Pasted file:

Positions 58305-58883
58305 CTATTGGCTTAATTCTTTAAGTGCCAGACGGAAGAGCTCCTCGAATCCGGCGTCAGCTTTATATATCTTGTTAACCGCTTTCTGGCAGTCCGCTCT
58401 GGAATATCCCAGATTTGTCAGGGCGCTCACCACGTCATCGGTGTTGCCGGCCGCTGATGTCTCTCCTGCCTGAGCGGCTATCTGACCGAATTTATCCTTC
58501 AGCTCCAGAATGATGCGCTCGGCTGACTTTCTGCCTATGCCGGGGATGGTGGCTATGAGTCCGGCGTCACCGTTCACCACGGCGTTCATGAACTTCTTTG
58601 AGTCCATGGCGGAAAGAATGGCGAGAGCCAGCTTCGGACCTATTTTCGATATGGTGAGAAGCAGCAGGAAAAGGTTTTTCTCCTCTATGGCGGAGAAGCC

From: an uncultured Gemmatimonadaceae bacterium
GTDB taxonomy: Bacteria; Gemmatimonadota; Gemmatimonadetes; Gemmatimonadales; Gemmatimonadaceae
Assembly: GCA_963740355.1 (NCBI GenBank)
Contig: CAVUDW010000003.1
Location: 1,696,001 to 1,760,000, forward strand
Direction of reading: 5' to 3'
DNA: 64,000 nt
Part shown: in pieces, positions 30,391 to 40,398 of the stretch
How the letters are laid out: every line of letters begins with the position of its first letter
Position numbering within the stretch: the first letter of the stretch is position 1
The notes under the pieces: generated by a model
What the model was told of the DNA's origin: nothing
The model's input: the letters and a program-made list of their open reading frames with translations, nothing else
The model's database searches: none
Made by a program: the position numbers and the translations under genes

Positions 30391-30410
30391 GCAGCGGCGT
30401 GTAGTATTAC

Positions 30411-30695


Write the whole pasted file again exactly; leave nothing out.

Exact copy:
Positions 58305-58883
58305 CTATTGGCTTAATTCTTTAAGTGCCAGACGGAAGAGCTCCTCGAATCCGGCGTCAGCTTTATATATCTTGTTAACCGCTTTCTGGCAGTCCGCTCT
58401 GGAATATCCCAGATTTGTCAGGGCGCTCACCACGTCATCGGTGTTGCCGGCCGCTGATGTCTCTCCTGCCTGAGCGGCTATCTGACCGAATTTATCCTTC
58501 AGCTCCAGAATGATGCGCTCGGCTGACTTTCTGCCTATGCCGGGGATGGTGGCTATGAGTCCGGCGTCACCGTTCACCACGGCGTTCATGAACTTCTTTG
58601 AGTCCATGGCGGAAAGAATGGCGAGAGCCAGCTTCGGACCTATTTTCGATATGGTGAGAAGCAGCAGGAAAAGGTTTTTCTCCTCTATGGCGGAGAAGCC

From: an uncultured Gemmatimonadaceae bacterium
GTDB taxonomy: Bacteria; Gemmatimonadota; Gemmatimonadetes; Gemmatimonadales; Gemmatimonadaceae
Assembly: GCA_963740355.1 (NCBI GenBank)
Contig: CAVUDW010000003.1
Location: 1,696,001 to 1,760,000, forward strand
Direction of reading: 5' to 3'
DNA: 64,000 nt
Part shown: in pieces, positions 30,391 to 40,398 of the stretch
How the letters are laid out: every line of letters begins with the position of its first letter
Position numbering within the stretch: the first letter of the stretch is position 1
The notes under the pieces: generated by a model
What the model was told of the DNA's origin: nothing
The model's input: the letters and a program-made list of their open reading frames with translations, nothing else
The model's database searches: none
Made by a program: the position numbers and the translations under genes

Positions 30391-30410
30391 GCAGCGGCGT
30401 GTAGTATTAC

Positions 30411-30695